12-foot great white shark located off New Jersey

It’s summer feeding season again, when great white sharks make their way up the east coast en route from the Gulf of Mexico to the cooler waters off Canada, hunting all the way. A battle-scarred 12-footer named Maple, which surfaced in Hudson Canyon off New Jersey last Friday, appears to be the latest to join the party.

A subadult female weighing 1,300 pounds and named after the national symbol of Canada, Maple was first tagged by OCEARCH, a global non-profit ocean research organization, and released on September 14, 2021, near Nova Scotia. Since then she has traveled more than 4,300 miles, swimming south to the southern tip of Florida on December 25, reaching as far west as the Mississippi Delta in February, returning to the Miami area late May, then moving up the Jersey Shore for the past three weeks.

And she is certainly not alone. Earlier this month, New Jersey angler Jim Piazza filmed a huge great white swimming right by his boat as he returned from a fishing trip off Sea Isle City.

“I almost crushed him. My son was like pointing at him like, ‘Hey, there’s a shark.’ And I’m like, ‘No way!’ It was just kind of a swim north towards Ocean City,” Piazza told WPVI TV Action News.

Over the past three days, OCEARCH has received pings from six of their great whites tagged along the coast from South Carolina to Newfoundland. Crystal, last pinged on Saturday just off Pleasant Bay in Maine, is the smallest of the lot at 10 feet and 460 pounds. Scot, a 13ft, 1,644lb, which crashed during spring break in Florida last March, is the tallest of the six and was last recorded on Sunday just off Long Bay, near the border between South Carolina and North Carolina. OCEARCH has tracked several other great whites, including Mahone, a 1,700-pounder, and Ironbound, to this stretch of coast over the past month.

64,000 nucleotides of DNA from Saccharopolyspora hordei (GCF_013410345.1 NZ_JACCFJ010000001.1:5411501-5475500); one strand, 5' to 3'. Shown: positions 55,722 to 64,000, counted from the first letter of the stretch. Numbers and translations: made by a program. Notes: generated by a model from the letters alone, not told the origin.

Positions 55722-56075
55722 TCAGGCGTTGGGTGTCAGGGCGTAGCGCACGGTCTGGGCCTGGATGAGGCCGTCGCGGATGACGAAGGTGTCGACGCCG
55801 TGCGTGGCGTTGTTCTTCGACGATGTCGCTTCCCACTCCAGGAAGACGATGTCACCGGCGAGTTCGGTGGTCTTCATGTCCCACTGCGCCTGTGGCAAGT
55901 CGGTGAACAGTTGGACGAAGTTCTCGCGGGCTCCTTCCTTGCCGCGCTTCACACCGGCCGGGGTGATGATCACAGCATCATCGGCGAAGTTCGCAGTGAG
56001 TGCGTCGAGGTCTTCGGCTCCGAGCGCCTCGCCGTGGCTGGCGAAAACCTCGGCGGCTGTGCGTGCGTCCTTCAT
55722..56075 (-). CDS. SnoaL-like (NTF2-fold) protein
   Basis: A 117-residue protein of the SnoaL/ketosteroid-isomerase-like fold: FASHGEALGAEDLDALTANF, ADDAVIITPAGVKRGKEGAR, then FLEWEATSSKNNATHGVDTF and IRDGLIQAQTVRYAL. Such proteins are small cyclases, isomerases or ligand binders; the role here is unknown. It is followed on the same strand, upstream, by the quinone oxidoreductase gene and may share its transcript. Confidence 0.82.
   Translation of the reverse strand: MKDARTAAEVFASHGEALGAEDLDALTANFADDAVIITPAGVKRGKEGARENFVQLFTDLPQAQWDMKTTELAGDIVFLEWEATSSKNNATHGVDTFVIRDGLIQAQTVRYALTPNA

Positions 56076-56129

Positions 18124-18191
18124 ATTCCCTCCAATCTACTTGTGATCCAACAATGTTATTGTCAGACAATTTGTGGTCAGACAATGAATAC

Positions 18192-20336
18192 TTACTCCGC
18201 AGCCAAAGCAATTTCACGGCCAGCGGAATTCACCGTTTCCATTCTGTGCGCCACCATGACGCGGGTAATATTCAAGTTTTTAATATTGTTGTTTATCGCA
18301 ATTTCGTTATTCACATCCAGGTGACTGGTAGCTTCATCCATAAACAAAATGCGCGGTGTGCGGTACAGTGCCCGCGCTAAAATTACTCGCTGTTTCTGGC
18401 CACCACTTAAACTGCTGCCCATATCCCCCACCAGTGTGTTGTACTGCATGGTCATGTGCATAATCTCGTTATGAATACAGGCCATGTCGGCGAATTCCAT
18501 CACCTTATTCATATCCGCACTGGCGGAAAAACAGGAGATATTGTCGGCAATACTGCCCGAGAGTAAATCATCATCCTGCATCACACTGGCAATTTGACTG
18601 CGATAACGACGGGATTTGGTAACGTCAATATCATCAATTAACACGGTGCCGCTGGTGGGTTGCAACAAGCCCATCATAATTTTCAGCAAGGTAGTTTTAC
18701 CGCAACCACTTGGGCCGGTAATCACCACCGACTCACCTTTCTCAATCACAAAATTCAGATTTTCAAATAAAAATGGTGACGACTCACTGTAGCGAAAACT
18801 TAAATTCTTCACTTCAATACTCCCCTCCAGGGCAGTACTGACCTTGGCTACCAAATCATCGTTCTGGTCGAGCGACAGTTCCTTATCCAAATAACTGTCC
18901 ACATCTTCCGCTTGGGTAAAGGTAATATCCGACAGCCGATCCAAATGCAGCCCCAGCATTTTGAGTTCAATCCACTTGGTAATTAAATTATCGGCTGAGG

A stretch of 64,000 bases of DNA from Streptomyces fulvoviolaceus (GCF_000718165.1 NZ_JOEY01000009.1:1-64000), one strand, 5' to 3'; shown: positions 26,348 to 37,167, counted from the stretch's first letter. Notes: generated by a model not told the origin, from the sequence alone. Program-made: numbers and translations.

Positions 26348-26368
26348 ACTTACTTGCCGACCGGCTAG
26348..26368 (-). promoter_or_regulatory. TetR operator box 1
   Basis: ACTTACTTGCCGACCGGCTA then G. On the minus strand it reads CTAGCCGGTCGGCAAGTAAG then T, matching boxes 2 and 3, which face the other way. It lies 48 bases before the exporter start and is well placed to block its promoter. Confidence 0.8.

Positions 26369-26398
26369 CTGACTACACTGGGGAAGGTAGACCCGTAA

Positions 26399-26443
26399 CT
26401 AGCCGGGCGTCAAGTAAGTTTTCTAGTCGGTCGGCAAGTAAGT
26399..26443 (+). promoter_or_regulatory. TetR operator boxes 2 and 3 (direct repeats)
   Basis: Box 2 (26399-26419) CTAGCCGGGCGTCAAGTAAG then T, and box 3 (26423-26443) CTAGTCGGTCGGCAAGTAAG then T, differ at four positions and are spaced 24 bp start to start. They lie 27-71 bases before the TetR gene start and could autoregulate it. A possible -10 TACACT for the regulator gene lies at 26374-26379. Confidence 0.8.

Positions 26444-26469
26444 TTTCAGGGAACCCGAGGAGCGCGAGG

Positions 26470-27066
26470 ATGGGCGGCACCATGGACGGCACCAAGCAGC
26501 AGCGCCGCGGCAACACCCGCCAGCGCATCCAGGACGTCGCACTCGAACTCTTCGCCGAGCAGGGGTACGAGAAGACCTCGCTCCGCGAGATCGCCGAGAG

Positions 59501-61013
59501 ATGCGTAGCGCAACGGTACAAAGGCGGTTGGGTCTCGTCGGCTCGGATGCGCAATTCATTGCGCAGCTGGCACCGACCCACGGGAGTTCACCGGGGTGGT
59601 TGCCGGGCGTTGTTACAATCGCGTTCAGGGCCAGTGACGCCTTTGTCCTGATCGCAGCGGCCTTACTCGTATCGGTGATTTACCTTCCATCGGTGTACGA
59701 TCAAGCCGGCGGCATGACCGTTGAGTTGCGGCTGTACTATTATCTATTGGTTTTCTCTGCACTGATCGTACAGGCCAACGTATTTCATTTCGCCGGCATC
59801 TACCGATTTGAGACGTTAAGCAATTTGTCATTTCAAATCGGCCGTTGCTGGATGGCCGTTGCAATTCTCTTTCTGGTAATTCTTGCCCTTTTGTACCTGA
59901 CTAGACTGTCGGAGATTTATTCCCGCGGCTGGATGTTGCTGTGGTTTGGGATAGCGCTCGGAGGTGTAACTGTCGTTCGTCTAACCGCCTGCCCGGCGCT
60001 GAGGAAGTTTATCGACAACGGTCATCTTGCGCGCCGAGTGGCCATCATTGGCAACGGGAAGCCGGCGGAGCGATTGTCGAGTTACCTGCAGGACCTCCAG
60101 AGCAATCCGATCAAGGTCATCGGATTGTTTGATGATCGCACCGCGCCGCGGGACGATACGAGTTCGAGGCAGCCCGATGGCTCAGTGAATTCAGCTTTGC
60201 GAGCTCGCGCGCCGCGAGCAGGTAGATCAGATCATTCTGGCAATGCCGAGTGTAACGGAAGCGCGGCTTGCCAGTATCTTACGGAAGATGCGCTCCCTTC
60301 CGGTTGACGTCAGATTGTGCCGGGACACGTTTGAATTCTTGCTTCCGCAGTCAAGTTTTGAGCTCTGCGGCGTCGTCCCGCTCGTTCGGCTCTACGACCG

But Maple is perhaps the most distinctive of the crowd. She has very visible scars on the left of her body, which the OCEARCH team believe were likely caused by an interaction with another great white shark. OCEARCH states that “this interaction was possibly an example of dominance behavior. It is not uncommon for sharks to show their dominance over a smaller animal of their species by delivering a large but non-lethal bite.

A close up of Maple’s battle scars, likely caused by another great white. OCEARCH

Ocearch tags and tracks great white sharks (Carcharodon carcharias) and other marine animals to better understand their migration patterns and protect them from extinction. Their vessel, the M/V OCEARCH, is equipped with a hydraulic platform with a capacity of 75,000 pounds. When the research team carries a great white on deck, they use hoses to hydrate the beast’s gills and collect up to 12 biological samples in 15 minutes. Before releasing the specimen, they attach acoustic, accelerometer and SPOT tags, which work in coordination with a global positioning satellite. When a tagged shark approaches the surface of the water, its tracker will emit a “ping” to inform researchers of its location.

According to OCEARCH, “great white sharks are central to the functioning of ecosystems and the maintenance of biodiversity”. The tagging helps researchers learn about the migration habits of sharks, and how and where they mate and raise their young. As the summer shark feeding season heats up, East Coast anglers can expect to hear more pings from great white sharks cruising through local waters.

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